Louisiana has lost 23% of its oil and gas jobs in less than two years
Louisiana is home to 4,605 orphan oil and gas wells, some of them threatening the environment, and now plans to ask the federal government for a Infrastructure Investment and Jobs Act grant to help pay the estimated $401.7 million cost of plugging them.
It's one of 26 states that told federal officials by the Dec. 30 deadline they want part of the $4.7 billion reserved in the law for plugging abandoned wells and restoring associated property. The effort is aimed at both cleaning up environmental issues at the well sites and, by plugging the wells, stopping the release of methane, the carbon-rich main ingredient of natural gas that's been linked to global warming.
In requesting the states to apply for the money, President Joe Biden's administration said the plan was aimed at both its environmental benefits, especially for low- and moderate-income residents living nearby abandoned wells, and its expected economic benefits in an era of declining oil and gas service jobs.
"These legacy pollution cleanup efforts will advance the department’s goals of environmental justice by helping historically marginalized communities address the devastating and long-lasting effects of legacy pollution," an Interior Department memorandum said.
In its Dec. 23 declaration of interest in a grant, the Louisiana Department of Natural Resources estimated the state lost 12,256 oil and gas industry jobs between March 1, 2020, and Nov. 15, 2021, which represents a 23.4% reduction in that sector in Louisiana.
Based on the state's estimates, it would be asking an average of $87,000 for each well it has listed as orphaned. However, the money set aside in the infrastructure bill would only be enough to pay an average $36,000 per well, if all 130,000 abandoned wells identified by Interior were funded.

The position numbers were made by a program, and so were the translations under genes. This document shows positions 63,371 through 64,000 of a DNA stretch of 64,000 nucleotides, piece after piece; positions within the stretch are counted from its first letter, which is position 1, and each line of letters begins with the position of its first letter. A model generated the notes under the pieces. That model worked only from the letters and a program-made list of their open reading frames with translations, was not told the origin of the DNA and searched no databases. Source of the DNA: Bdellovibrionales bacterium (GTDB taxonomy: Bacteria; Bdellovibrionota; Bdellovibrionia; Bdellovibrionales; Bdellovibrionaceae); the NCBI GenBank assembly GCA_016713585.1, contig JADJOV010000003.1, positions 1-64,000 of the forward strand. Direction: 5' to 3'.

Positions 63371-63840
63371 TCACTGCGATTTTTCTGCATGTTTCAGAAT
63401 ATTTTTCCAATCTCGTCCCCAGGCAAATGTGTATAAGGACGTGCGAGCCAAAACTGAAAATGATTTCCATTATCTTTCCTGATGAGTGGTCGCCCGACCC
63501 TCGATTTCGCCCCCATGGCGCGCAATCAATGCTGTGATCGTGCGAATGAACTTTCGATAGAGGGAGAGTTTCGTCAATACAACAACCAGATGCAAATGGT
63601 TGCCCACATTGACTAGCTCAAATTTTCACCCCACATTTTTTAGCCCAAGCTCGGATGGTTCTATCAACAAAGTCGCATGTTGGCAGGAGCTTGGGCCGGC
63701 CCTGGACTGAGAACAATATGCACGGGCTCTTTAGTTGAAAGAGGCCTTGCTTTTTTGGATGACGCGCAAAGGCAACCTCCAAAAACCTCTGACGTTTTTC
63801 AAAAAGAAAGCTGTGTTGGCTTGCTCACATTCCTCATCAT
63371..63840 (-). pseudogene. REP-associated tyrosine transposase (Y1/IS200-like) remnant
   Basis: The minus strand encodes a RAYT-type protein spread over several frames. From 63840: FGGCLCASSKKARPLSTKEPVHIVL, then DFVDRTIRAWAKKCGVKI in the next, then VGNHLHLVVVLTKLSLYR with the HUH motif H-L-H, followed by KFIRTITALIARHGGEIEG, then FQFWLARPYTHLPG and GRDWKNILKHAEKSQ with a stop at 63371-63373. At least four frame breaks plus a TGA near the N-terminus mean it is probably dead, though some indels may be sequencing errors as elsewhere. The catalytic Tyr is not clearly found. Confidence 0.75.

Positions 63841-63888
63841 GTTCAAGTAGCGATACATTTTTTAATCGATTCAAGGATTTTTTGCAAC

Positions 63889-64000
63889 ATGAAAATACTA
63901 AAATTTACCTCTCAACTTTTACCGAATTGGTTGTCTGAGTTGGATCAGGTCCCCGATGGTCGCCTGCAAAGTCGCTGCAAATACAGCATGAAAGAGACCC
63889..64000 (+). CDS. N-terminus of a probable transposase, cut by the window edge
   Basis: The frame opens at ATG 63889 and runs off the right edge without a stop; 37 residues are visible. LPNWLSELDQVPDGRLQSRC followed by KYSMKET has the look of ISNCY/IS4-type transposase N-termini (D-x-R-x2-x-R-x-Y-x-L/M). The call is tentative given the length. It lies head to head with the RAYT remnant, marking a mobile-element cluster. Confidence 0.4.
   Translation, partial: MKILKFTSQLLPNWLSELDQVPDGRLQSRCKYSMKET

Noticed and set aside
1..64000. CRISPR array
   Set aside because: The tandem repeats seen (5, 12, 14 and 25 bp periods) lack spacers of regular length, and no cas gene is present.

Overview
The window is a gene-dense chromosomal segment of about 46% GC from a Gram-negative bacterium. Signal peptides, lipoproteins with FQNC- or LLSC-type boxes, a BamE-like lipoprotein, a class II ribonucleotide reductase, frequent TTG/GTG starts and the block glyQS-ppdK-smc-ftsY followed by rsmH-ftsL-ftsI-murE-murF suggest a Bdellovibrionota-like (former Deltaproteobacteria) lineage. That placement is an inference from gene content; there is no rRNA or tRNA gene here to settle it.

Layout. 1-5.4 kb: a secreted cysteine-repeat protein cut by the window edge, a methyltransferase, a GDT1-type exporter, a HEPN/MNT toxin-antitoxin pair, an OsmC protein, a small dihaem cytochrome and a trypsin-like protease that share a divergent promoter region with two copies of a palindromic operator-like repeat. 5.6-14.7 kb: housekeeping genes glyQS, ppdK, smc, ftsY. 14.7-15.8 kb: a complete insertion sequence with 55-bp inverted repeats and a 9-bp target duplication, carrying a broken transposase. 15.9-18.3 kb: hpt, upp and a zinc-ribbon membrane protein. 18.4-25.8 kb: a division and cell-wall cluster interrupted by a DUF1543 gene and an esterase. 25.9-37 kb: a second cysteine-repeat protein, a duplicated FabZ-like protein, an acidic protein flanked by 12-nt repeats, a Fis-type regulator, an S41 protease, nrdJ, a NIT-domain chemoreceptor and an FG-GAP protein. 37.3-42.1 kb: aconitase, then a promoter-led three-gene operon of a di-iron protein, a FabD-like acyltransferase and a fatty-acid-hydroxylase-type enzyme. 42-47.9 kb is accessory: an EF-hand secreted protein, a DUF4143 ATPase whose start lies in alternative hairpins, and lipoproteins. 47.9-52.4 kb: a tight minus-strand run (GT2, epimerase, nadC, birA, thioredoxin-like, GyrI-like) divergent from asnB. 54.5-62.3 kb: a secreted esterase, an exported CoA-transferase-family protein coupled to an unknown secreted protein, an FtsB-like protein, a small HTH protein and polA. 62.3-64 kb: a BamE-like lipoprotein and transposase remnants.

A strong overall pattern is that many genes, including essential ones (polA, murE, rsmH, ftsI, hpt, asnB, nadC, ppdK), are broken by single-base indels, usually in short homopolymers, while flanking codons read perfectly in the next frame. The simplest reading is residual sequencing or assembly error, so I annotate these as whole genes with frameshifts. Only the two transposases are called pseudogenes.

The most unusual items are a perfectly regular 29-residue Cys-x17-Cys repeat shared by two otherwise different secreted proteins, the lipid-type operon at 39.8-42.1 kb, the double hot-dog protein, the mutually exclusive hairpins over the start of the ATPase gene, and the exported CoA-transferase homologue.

If all of Louisiana's orphan wells were targeted for plugging, the effort could employ about 1,000 people fulltime for a year, and could reduce methane emissions by 558 metric tons per year, according to a 2020 report by Columbia University and Resources for the Future, a Washington D.C. environmental policy think tank. The methane reduction is the equivalent of the annual greenhouse gas emissions of more than 3,000 cars.
The Interior Department said Wednesday that the 26 states seeking grant money reported a total of more than 130,000 orphan wells. That's slightly fewer than the 131,227 documented orphan wells reported in the latest survey of the Interstate Oil and Gas Compact Commission of 32 states through 2020. The commission said its total represented a 23% increase since 2018.
The Interior and commission tallies do not include 21,211 "idled" or "abandoned" wells in Louisiana and thousands of similar inactive wells in other states that are not considered orphan.
Map by Tristan Baurick, The Times-Picayune | The New Orleans Advocate
Source: Louisiana Department of Natural Resources.
Under Louisiana rules, that includes wells where oil and gas are not being produced for a variety of reasons, including low oil and gas prices. Under a variety of state rules, well owners are not required immediately to plug wells that they are not abandoning, but they remain responsible for assuring the wells are not causing environmental problems.